Archive | January 2012

App Quarantine solves EBM policy issues on Galaxy Note

Update: In the official Android 4.0 update the issue with restoring apps is fixed by Samsung!

On the brand new Galaxy Note some users had to face some not-so-nice issues when freezing apps with Titanium Backup or App Quarantine: unfortunately they were unable to restore the apps. When looking in the Android logcat output then it was quickly clear that the tools were indeed working fine when trying to restore the apps. However the root of this problem is somewhere else. The following logcat message speaks a clear language:

“This app can not be enabled due to EBM policy.”

This message is dropped by Android’s PackageManager, so Samsung have added this mechanism deep in the internals of Android… Currently it’s not clear why this is happening! Is this a bug in Samsung’s firmware or do they block the functionality to restore frozen apps for some particular reason? I’d be curious to know what’s going on here!

Finally of course there’s also a solution to this problem as seen on xda-developers: the apps can be restored by copying an Android system file on the PC, editing some values, and then copying it back to the device. After a reboot the apps are up and running again.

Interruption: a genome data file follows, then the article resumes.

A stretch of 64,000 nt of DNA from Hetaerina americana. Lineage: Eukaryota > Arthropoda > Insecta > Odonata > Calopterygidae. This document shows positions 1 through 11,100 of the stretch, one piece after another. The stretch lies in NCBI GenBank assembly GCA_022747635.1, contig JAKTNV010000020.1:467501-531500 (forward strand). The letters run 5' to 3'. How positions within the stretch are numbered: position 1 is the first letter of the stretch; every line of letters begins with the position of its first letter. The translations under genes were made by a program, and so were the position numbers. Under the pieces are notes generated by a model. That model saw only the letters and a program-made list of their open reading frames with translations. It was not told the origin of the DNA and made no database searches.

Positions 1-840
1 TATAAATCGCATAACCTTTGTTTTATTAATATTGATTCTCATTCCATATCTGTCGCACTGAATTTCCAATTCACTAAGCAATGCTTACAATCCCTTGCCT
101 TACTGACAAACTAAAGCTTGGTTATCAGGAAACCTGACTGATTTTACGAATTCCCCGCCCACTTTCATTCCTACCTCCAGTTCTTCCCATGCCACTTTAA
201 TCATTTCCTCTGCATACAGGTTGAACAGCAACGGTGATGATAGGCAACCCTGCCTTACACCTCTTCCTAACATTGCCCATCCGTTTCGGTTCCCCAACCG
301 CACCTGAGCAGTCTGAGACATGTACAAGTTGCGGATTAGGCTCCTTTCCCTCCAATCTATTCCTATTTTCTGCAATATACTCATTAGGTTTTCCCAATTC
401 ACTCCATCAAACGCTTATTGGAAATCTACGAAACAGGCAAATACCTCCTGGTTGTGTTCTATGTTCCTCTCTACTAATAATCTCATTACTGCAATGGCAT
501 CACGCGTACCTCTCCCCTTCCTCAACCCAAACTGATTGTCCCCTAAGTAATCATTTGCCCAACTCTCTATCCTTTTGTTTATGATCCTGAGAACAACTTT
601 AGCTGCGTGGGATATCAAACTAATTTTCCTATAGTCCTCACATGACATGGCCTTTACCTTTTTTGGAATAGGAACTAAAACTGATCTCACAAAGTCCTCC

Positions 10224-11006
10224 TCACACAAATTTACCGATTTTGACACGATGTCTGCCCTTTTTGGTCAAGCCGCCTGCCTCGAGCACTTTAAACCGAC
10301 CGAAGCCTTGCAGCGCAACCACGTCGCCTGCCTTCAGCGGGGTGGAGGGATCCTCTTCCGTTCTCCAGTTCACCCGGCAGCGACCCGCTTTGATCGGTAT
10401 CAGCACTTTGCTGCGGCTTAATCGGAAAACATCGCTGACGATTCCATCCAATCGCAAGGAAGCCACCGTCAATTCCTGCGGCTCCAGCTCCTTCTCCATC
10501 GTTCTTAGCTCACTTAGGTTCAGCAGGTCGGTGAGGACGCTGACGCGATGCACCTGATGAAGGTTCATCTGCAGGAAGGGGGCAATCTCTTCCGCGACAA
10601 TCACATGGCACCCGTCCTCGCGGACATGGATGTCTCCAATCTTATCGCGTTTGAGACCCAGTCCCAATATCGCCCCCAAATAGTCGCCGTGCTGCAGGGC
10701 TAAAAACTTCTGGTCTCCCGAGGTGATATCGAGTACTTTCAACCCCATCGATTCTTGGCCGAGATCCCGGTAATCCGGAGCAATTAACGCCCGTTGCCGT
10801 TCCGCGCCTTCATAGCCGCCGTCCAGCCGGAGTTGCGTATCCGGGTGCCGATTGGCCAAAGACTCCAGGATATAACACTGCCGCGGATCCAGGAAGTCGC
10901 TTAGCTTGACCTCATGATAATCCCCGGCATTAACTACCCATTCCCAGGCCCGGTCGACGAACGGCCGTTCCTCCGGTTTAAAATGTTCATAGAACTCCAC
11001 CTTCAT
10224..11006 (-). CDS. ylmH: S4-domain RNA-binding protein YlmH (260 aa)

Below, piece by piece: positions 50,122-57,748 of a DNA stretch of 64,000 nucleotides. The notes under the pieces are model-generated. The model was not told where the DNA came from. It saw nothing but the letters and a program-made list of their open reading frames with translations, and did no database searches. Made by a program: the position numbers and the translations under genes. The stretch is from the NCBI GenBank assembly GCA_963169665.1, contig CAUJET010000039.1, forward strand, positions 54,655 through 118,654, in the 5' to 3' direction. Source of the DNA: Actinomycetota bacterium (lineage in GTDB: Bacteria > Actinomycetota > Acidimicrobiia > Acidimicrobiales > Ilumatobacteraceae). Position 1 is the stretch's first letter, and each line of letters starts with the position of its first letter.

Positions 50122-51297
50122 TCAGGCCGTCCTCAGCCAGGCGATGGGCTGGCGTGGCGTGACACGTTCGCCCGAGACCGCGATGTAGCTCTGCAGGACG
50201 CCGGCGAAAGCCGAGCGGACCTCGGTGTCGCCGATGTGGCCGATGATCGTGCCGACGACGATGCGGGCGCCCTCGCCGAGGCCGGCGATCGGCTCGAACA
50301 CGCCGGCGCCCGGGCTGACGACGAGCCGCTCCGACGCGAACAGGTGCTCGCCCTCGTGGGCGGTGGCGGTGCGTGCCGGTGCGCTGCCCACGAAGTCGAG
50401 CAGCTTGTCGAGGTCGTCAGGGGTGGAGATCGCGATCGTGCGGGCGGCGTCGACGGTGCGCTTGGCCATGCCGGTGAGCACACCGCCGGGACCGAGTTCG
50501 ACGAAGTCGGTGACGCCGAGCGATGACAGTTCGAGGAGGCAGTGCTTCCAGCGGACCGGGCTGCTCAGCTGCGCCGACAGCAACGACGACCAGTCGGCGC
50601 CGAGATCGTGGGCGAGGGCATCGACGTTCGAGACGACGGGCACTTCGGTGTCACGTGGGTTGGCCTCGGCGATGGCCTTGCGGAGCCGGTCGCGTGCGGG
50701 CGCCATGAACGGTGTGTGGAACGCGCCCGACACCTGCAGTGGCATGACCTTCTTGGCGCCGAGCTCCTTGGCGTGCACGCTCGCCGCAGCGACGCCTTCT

So to make this process easier App Quarantine is doing this job for you already. Just launch the App, click on Quarantine, and then choose “Reset all” from the menu. On Android 2.x you need to press your phone’s menu button. On Android 3.x and 4.0 hit the three dots at the top right of the screen and select it from the drop down menu.

In order to run the “emergency reset” (like I usually call it) you need to have Busybox installed. Busybox is a collection of useful Linux command line tools which are not available on standard Android installations. If you are using a Custom ROM then chances are good and you already have Busybox installed. Otherwise don’t panic: there’s an app for that…

If Busybox is not available then App Quarantine will gently guide you to the Android Market page of “BusyBox” by Stephen Stericson. After downloading you have to run the app and perform the actual installation of Busybox. No problem here as well as you just have to click through few pages. You can of course choose another busybox installer but I have chosen this one because it seems to be the most appealing.

Then you can run App Quarantine and launch the “reset all” command. After a quick reboot all your previously disabled apps are available again.

Note: on Android 4.0 the system file in question has slightly changed, but App Quarantine is covering this one as well.

Download from Android Market: